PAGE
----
Provocation: Connect & Discover

Provocation -- explore or mine open research resources and use open tools to network with colleagues. Researchers use the latest database and text mining tools to explore these resources, to identify new concepts embedded in the research, and to identify where novel contributions can be made.


Ideation: Plan & Design

Ideation -- develop and revise research plans and prepare to share research results and tools under FAIR principles. When applying for research funding, they develop the required data management plans, stating where data, workflow, and software code will be available for use by other researchers under FAIR (Findable-Accessible-Interoperable-Reusable) principles. In addition, in some cases, they may decide to pre-register their research plans and protocols in an open repository.


Knowledge Generation: Observe & Experiment

Knowledge generation -- collect data, conduct research using tools compatible with open sharing, and use automated workflow tools to ensure accessibility of research outputs. Researchers collect data, using tools that automate formatting and curation tasks to ensure that digital datasets are interoperable and documented. In the case of physical samples and specimens, such as rocks, ice core samples, or tissue samples, researchers develop concrete plans to archive these according to disciplinary best practices.


Validation: Analyze & Interpret

Validation -- prepare data and tools for reproducibility and reuse and participate in replication studies. Researchers use open data techniques to analyze, interpret, and validate findings. They may present their preliminary findings at conferences and refine their methods based on relevant comments and critiques. They may deposit their initial working paper in a preprint server and revise the paper based on the open peer review afforded by the service. They prepare their data in standard formats according to disciplinary standards and describe both data and analytical code in optimal ways for reuse and replication.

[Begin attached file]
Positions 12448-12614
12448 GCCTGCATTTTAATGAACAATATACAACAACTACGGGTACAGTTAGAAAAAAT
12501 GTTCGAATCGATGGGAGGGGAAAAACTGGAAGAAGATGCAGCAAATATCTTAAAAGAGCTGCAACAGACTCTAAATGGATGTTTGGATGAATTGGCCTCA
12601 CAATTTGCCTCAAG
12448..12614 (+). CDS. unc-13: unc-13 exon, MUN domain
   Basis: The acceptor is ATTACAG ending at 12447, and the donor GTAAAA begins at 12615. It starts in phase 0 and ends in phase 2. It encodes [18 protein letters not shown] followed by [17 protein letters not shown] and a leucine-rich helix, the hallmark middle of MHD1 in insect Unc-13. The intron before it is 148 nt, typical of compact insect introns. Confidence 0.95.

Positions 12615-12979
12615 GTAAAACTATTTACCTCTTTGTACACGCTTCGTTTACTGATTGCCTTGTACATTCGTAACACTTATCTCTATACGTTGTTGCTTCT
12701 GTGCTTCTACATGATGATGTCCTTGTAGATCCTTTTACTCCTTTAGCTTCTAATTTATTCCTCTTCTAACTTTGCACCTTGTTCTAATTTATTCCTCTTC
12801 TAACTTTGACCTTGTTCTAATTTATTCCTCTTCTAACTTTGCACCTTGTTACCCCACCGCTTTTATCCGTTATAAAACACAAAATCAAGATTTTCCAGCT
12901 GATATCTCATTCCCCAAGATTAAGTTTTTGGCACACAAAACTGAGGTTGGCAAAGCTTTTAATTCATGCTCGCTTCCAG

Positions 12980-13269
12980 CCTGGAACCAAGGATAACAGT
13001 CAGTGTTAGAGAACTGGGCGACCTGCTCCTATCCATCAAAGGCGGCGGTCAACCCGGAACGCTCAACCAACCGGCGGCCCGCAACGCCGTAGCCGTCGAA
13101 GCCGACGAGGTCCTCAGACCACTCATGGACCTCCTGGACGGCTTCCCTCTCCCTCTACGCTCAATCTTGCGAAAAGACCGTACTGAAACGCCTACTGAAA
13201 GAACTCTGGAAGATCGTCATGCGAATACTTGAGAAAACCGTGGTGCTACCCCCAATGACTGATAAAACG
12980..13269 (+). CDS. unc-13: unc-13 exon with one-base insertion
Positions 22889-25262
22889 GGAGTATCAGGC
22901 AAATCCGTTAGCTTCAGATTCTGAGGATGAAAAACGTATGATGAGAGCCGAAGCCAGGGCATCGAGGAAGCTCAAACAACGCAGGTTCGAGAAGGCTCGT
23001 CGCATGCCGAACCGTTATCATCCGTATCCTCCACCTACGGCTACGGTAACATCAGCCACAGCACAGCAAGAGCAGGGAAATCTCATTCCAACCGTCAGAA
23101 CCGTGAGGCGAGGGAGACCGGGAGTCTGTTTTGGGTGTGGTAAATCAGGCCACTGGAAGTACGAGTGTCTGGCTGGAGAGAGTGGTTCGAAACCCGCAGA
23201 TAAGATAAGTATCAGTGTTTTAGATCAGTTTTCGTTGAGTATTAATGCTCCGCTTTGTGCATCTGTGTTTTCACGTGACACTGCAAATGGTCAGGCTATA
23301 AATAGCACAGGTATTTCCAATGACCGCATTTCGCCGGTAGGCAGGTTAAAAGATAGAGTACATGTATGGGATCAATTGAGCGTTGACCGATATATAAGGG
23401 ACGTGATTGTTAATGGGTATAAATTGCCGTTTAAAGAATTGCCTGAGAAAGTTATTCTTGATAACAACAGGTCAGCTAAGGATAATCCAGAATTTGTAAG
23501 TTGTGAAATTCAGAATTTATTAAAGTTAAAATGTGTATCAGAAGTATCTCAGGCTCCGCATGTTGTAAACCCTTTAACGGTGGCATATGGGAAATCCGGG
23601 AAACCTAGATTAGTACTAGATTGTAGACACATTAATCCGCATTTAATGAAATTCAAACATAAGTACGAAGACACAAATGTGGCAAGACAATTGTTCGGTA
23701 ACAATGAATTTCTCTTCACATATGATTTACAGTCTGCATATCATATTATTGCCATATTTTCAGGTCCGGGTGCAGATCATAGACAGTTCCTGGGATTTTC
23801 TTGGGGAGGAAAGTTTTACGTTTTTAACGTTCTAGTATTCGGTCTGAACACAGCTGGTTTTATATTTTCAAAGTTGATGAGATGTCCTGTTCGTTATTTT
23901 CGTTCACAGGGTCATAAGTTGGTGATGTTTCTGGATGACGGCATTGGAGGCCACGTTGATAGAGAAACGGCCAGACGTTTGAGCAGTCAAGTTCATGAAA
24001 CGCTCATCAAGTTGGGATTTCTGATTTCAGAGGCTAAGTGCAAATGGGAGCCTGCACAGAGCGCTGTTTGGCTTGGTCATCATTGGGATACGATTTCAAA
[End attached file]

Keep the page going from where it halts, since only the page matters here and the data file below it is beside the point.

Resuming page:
Dissemination: Report & Share

Dissemination: use appropriate licenses for sharing research outputs and report all results and supporting information (data, code, articles, etc.). Researchers select the best venue for open publication of their work, including articles, data, code, and other research products. They revise and, in some cases, substantially improve their work based on the comments of the peer reviewers. Upon acceptance and before final submission of their work, they select a public copyright license, such as the GNU General Public License for software or a Creative Commons license for other works, including scholarly articles.


Preservation: Store & Maintain

Preservation: deposit research outputs in FAIR archives and ensure long-term access to research results. Researchers deposit the final peer-reviewed articles in an openly accessible archive as required by their research funders. They deposit their research data and software in one or more data archives, with clear and persistent links among the article, data, and software. These FAIR data are then used by other researchers in the provocation phase of their own work.